Failure to cut deficit in U.S. drives oil investments down
Crude oil futures posted another round of losses on global commodity charts today, underlining a day of extremely volatile trading on persisting trader fears that the ongoing debt crisis in Europe will severely undercut global economic growth, offsetting the demand for the commodity oil. Signs of financial trouble in the U.S. also caused a dip in oil investments.
A congressional super-committee in the U.S. appointed to cut more than a trillion dollars from the nation’s deficit over the course of the next decade is expected to announce a failure to reach a viable agreement before the official Wednesday deadline. Though some last-minute deals may take place, the commodities market has braced itself to take the hit.
Despite the fact that a new fiscally conservative government won the popular vote in Spain, committing the debt-riddled nation to a protracted period of austerity; trader confidence in the country successfully tackling its soaring bond yields is weak.
Bond yields in all of Spain, Italy, France and Belgium continued to rise, as investors flocked to the safe haven of Germany Bunds. The state of health of French government bonds is especially alarming, as the nation’s borrowing costs are rising steadily, sapping life from France’s economic growth projections in the coming year.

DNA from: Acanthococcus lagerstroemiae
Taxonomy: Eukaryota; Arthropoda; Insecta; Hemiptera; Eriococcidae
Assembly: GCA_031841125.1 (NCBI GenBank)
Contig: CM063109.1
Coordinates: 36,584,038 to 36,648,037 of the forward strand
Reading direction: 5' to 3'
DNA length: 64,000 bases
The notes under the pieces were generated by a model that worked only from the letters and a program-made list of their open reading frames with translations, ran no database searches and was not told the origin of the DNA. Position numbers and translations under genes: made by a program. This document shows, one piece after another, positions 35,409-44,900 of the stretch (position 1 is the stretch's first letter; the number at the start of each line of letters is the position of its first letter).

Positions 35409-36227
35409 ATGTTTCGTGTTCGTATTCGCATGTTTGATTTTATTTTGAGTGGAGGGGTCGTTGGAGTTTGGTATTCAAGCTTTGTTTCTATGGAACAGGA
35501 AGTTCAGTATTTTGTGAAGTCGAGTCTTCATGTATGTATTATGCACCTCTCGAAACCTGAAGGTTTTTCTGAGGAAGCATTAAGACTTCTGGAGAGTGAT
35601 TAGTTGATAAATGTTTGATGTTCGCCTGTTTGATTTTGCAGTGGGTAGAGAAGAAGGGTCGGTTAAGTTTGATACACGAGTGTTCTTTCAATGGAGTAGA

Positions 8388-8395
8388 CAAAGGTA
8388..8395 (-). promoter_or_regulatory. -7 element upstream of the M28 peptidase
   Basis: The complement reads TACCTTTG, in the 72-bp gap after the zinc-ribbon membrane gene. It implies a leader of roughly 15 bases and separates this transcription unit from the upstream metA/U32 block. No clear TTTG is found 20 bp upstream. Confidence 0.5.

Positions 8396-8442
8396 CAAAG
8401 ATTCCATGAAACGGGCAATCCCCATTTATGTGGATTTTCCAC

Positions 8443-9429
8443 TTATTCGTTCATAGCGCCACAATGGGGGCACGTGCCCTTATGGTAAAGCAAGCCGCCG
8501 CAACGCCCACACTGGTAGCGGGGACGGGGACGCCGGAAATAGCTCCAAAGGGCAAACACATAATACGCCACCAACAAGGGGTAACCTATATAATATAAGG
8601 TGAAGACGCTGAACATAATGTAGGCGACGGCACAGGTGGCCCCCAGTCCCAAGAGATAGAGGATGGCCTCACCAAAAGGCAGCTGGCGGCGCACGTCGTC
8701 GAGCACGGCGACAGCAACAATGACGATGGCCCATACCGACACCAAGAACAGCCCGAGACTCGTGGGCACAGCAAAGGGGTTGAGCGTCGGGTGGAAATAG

Without U.S. to offset the economic damage Europe is wreaking on the globe, crude oil prices and oil investments have reported another round of sharp falls on the commodity index.
Brent crude oil futures for settlement in January now sit at $106.88 per barrel on the ICE Futures Exchange in London, down 68 cents, and marking the lowest mark the European benchmark has touched since early October.
West Texas Intermediate crude oil prices for January delivery lost 75 cents to end the day at $96.92 per barrel in electronic trading on the New York Mercantile Exchange.
Futures losses were curbed somewhat by the rising tensions around the nuclear program in Iran. Geo-political turmoil in the Middle East has placed severe obstacles in OPEC’s exporting efforts out of the region.